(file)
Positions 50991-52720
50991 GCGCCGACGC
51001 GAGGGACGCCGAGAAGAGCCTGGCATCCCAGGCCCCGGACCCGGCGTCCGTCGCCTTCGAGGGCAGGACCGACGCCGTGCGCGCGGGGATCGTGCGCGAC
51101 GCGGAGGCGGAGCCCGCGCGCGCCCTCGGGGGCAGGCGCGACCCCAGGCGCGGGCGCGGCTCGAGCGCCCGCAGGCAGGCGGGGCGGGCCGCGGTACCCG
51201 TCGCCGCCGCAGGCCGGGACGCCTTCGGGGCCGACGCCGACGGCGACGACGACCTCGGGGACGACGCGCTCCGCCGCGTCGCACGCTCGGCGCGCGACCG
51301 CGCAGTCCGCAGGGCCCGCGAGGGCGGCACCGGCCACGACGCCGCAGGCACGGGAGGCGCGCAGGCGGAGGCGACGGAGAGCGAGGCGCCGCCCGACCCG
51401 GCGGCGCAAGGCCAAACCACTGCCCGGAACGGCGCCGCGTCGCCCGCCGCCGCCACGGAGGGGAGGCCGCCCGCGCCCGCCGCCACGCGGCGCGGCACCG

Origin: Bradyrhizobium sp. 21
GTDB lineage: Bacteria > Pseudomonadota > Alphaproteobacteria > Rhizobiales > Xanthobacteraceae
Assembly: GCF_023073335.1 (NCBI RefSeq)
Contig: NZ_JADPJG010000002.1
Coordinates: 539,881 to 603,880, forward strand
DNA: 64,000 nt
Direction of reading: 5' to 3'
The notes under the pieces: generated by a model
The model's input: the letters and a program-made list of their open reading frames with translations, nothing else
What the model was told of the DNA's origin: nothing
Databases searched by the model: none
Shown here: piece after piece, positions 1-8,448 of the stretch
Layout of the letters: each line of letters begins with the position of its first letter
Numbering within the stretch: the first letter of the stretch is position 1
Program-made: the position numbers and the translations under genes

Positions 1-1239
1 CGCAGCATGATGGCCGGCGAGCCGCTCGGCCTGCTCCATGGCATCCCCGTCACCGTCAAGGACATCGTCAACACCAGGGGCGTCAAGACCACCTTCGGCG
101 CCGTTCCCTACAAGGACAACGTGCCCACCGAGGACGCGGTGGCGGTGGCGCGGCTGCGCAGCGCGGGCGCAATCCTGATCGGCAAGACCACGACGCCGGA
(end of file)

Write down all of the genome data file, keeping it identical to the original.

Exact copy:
Positions 50991-52720
50991 GCGCCGACGC
51001 GAGGGACGCCGAGAAGAGCCTGGCATCCCAGGCCCCGGACCCGGCGTCCGTCGCCTTCGAGGGCAGGACCGACGCCGTGCGCGCGGGGATCGTGCGCGAC
51101 GCGGAGGCGGAGCCCGCGCGCGCCCTCGGGGGCAGGCGCGACCCCAGGCGCGGGCGCGGCTCGAGCGCCCGCAGGCAGGCGGGGCGGGCCGCGGTACCCG
51201 TCGCCGCCGCAGGCCGGGACGCCTTCGGGGCCGACGCCGACGGCGACGACGACCTCGGGGACGACGCGCTCCGCCGCGTCGCACGCTCGGCGCGCGACCG
51301 CGCAGTCCGCAGGGCCCGCGAGGGCGGCACCGGCCACGACGCCGCAGGCACGGGAGGCGCGCAGGCGGAGGCGACGGAGAGCGAGGCGCCGCCCGACCCG
51401 GCGGCGCAAGGCCAAACCACTGCCCGGAACGGCGCCGCGTCGCCCGCCGCCGCCACGGAGGGGAGGCCGCCCGCGCCCGCCGCCACGCGGCGCGGCACCG

Origin: Bradyrhizobium sp. 21
GTDB lineage: Bacteria > Pseudomonadota > Alphaproteobacteria > Rhizobiales > Xanthobacteraceae
Assembly: GCF_023073335.1 (NCBI RefSeq)
Contig: NZ_JADPJG010000002.1
Coordinates: 539,881 to 603,880, forward strand
DNA: 64,000 nt
Direction of reading: 5' to 3'
The notes under the pieces: generated by a model
The model's input: the letters and a program-made list of their open reading frames with translations, nothing else
What the model was told of the DNA's origin: nothing
Databases searched by the model: none
Shown here: piece after piece, positions 1-8,448 of the stretch
Layout of the letters: each line of letters begins with the position of its first letter
Numbering within the stretch: the first letter of the stretch is position 1
Program-made: the position numbers and the translations under genes

Positions 1-1239
1 CGCAGCATGATGGCCGGCGAGCCGCTCGGCCTGCTCCATGGCATCCCCGTCACCGTCAAGGACATCGTCAACACCAGGGGCGTCAAGACCACCTTCGGCG
101 CCGTTCCCTACAAGGACAACGTGCCCACCGAGGACGCGGTGGCGGTGGCGCGGCTGCGCAGCGCGGGCGCAATCCTGATCGGCAAGACCACGACGCCGGA